Here are today's opinion and editorial columns.
THE DEBT CEILING FIASCO BY ALAN BINDERWALL STREET JOURNAL
Fights over the budget are normal and proper in a democracy, especially when the two parties hold dramatically different views. But threatening to default should not be a partisan issue. In view of all the hazards it entails, one wonders why any responsible person would even flirt with the idea.
THE YEAR OF LIVING ADULTEROUSLY BY GAIL COLLINSNEW YORK TIMES
Of course, a wife who is off limits would not be able to campaign for her husband. I think that would be terrific. Finally, we could end the tradition that a presidential candidate’s spouse is running for something, too. If we want a first family to obsess over, we should just hire a king and queen. Don’t know how the social right would feel about this. But there’s always Mitt Romney.
GETTING SMART ON AID BY NICHOLAS KRISTOFNEW YORK TIMES
I’ve been worried that the “Three Cups of Tea” uproar would lead people to give up on helping others. That would be a tragedy because, over the last decade, we’ve actually gotten much smarter at figuring out how to make a difference. Increasingly, we have a good idea what works — if people still are trusting enough to try to help.
BUDGET HOPES, FURTHER FROM REACH EDITORIALNEW YORK TIMES
But some Democrats, like Mark Begich of Alaska and Bill Nelson of Florida, are pushing back on the tax increases, reflecting Republican irresponsibility. Until the president and his party can make a stronger case for increased revenues, it is probably too much to expect Republicans like Tom Coburn to do it for them.
WHY IS THE SENATE STALLING ON THE DEBT DEBATE? BY TOM COBURNWASHINGTON POST
In the coming weeks I’ll be putting forward my own proposal that puts everything on the table and cuts $9 trillion in spending over the next decade. I hope my colleagues present their ideas as well. I’m confident that in a free and open debate, the best solutions for America will prevail, but only if we have the debate. ... If senators put our national security ahead of our political security, the American people will see there is no problem we cannot solve. Let the debate begin.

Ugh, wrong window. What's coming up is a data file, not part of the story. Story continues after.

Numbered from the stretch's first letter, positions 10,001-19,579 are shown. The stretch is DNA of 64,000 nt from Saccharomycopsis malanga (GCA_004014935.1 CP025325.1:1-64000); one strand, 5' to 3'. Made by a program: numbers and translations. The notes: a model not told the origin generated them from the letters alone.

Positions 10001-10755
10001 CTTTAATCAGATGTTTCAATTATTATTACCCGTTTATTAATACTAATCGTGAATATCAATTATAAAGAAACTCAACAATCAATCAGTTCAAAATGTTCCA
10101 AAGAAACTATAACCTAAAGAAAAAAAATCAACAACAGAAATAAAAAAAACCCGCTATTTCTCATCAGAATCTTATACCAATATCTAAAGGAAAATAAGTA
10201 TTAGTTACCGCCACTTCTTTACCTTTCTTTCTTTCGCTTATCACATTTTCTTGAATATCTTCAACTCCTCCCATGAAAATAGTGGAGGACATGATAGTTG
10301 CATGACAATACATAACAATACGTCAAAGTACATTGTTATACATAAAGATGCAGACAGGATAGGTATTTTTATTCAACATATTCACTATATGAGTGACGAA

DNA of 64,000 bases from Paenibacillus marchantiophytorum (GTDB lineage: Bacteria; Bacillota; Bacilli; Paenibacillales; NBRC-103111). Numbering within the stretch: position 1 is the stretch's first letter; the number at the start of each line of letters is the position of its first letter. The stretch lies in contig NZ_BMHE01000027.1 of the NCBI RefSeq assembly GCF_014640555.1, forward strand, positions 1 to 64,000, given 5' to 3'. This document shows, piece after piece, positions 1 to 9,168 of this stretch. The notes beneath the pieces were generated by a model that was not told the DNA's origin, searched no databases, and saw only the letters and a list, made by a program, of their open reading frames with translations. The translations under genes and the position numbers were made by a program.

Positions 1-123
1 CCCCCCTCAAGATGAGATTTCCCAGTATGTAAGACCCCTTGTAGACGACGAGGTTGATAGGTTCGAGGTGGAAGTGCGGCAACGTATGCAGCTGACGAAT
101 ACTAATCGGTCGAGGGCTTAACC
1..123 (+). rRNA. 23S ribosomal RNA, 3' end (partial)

WRITING THE MIDDLE EAST'S NEW NARRATIVE BY DAVID IGNATIUSWASHINGTON POST
Power abhors a vacuum, such as the one that exists now. We may be entering a “post-American” age in the Middle East, but that doesn’t mean that the United States shouldn’t be working with its allies to create a more inclusive security architecture that’s worthy of this time of transformation. A world restored, indeed.
CALIFORNIA GOV. JERRY BROWN IS TOO EAGER TO EMBRACE TAXES BY GEORGE WILLWASHINGTON POST
His only concession to the revenue windfall is to propose higher income taxes for four rather than five years. So the revenue surge serves to underscore the state government’s metabolic urge to grow, and the unswerving devotion of Democrats to that project. Dutton’s response is economical: “Ridiculous.”